The Bellini has a large steaming dish (similar to Thermomix’s Varoma) that sits on top of the jug and allows you steam chicken, vegetables, puddings – anything. Below are eight (hopefully useful) things I’ve learned about the steamer
1. To steam effectively, you must set the temperature to ST. Turn the temperature dial all the way to the top setting (it’s the one after 100). It looks a bit like SF to me, but it’s meant to be ST. Cooking on 100C won’t produce enough steam. So if you want to cook a soup and steam fish at the same time, you must cook your soup on ST, not 100.
2. ST temp is approximately 110C. Thermomix’s Varoma temp is 114. So you will need to allow a longer cooking time when using a Thermomix steamer recipe in your Bellini.
3. Also when using your steamer, please note that it’s a bit of a different design to the Thermomix Varoma (see here for more details if interested). Basically, the TMX steamer contents are exposed to more steam, so again, keep this in mind and increase your cooking times accordingly.
4. To make steaming in the Bellini more effectively, try draping a tea towel over some of the vents in the lid, or placing a piece of baking paper under the lid to keep more steam in (as in the pic above).
5. Always use speed 3 when steaming – this will get more steam to your food.
6. If you are placing food in the bottom of the steaming tray, arrange it around the outside and not in the middle over the hole in the lid or you’ll block all the steam (this took me AGES to learn).
7. Remember that you can also steam in the cooking basket (it’s smaller but much more effective for steaming).
8.[Gratuitous link to my recipe] Steamed puddings are particularly nice – try this one or google Varoma puddings and add on a few minutes cooking time.
Goodness me, all those old ladies in shopping centres were right. These years do fly past. Baby no 2 is now five months, and I’ve just started him on solid foods. I was going to wait till six months and do baby-led weaning like I did with child no 1. But on the weekend he wrestled a piece of cake from me, shoved in his mouth and started chewing. I’m also hopeful that he will sleep longer than 3 hours at night if I start solids (probably won’t work, but anything is worth a try at the moment). Blurry pics are due to the my shaky sleep-deprived hands.
The Bellini does a lovely job on baby purees. Chop the veg and/ or meat into pieces, add it to the cooking basket (boiling water below) and steam. Then drain the water, and blend the cooked veg in the jug.
I made these playdough icecream sundaes for my daughter’s third birthday party. It started with the thought, “hey, I could make a bit of playdough for the party bags”. Then I found the little icecream cups at the $2 shop, then I remembered seeing a recipe for chocolate playdough… I managed to stop myself before it got completely out of hand, and it’s actually quite easy and fun to put together.
This post is shamelessly inspired by this fantastic idea for freezing individual portions of porridge in the Bellini. I normally hate porridge, but made these for my lovely husband. As I tasted along the way, I found that home-made porridge with rolled oats and creamy milk is a world away from the slithery gloop that comes from a packet. So now he’s got some competition to eat these up.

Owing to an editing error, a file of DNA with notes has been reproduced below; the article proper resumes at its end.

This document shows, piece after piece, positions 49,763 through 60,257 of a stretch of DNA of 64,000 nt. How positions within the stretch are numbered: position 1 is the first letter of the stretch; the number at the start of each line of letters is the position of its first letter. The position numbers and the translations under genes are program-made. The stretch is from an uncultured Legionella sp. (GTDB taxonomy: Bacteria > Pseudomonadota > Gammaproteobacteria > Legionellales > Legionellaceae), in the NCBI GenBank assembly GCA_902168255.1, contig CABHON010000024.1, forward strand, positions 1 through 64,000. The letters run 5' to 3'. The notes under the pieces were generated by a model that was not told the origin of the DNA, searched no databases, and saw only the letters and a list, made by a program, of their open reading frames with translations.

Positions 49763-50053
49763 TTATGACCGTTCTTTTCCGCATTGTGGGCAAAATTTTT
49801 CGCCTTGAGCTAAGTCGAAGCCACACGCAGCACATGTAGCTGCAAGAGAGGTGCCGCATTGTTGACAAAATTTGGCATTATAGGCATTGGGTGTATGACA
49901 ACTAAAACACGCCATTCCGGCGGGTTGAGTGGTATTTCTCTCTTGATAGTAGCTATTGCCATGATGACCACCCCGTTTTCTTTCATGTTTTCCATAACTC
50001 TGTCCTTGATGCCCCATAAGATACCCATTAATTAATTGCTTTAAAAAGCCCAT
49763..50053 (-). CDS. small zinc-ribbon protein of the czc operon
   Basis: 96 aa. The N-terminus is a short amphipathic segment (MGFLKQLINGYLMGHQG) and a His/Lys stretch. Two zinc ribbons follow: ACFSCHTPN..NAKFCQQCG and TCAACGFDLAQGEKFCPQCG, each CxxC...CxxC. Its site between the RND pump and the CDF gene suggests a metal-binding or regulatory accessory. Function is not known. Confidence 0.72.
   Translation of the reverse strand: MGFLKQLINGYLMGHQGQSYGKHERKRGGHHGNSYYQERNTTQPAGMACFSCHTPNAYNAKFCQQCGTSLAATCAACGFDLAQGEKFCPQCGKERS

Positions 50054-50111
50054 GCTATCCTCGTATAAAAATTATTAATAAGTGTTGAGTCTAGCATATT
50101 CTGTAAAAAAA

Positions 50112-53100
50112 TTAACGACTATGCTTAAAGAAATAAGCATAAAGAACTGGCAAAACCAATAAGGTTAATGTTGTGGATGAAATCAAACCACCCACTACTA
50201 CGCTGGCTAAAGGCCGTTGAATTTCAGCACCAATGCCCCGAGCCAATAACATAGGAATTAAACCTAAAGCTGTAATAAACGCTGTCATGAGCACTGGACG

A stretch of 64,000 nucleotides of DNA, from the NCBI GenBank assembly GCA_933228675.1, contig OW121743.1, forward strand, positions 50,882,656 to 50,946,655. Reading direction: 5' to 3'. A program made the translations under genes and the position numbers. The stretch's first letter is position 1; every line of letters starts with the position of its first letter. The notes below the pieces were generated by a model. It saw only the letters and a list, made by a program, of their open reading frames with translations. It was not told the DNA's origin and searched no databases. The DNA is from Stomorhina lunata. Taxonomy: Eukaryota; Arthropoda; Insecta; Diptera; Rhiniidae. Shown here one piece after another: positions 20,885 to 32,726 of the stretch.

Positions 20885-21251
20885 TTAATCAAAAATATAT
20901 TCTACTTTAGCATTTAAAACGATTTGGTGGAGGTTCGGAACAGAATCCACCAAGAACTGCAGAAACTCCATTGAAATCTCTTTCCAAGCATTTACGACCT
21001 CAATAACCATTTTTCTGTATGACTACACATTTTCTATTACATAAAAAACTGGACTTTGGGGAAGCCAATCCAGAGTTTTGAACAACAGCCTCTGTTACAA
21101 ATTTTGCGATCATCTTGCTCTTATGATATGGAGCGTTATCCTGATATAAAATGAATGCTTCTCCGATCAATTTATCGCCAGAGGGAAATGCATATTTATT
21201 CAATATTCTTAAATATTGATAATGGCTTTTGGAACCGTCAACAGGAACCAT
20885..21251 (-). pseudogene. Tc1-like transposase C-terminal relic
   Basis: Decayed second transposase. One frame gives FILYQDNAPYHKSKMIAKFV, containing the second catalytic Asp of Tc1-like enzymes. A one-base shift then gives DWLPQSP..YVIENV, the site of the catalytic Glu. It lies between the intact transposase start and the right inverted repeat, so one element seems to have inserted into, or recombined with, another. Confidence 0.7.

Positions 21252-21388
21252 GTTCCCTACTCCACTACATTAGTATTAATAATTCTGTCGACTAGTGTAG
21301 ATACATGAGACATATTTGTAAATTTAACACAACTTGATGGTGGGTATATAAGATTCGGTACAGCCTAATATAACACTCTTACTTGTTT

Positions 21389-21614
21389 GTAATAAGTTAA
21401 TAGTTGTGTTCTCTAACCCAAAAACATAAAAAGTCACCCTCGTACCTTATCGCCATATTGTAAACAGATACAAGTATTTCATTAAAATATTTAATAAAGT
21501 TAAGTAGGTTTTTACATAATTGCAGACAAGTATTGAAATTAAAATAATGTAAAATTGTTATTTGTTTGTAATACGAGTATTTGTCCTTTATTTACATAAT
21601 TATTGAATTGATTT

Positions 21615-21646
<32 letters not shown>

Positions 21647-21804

I changed the porridge completely from the original recipe in the Kitchn .
As a committed sugar-phile, I wanted to developing a fudge that would work well in the Bellini and other thermal cookers. The Bellini doesn’t get to the necessary temperature to make a true fudge so this is a cheat’s version, but it tastes pretty good, all the same.
You could chop and change the flavourings for this fudge – the white chocolate is bland so any stronger flavours will take precedence. Continue reading
I go through phases of making home-made pasta. It’s fairly simple to make gorgeous fettuccine or spaghetti (especially when you can throw the dough in the thermal cooker) and the taste is incomparable to the dried variety from the supermarket. Sauces tend to be super easy too – you want the flavour of the pasta to shine through, so stick to something simple like these recipes for the sauce. My pasta making phase usually ends when I attempt something like ravioli which always takes much much longer than I anticipate, and sucks all the enjoyment out of it. So if you are time-poor, stay away from ravioli.
I follow the basic 100g pasta flour to 1 egg recipe, which is easy to increase or decrease Continue reading
Dips are ridiculously easy to make in the Bellini or thermal cooker (utilizing the blender/ food processing capabilities of the machine). I’d previously made a simpler version of this dip, using tinned baby beets and Greek yogurt for the sour kick, but this time I wanted to take advantage of the lovely whole winter beetroots available in the markets.
The roasting of the beets for 90 minutes seems tedious but it’s just set-and-forget type cooking, and the peeling is very quick and easy. Continue reading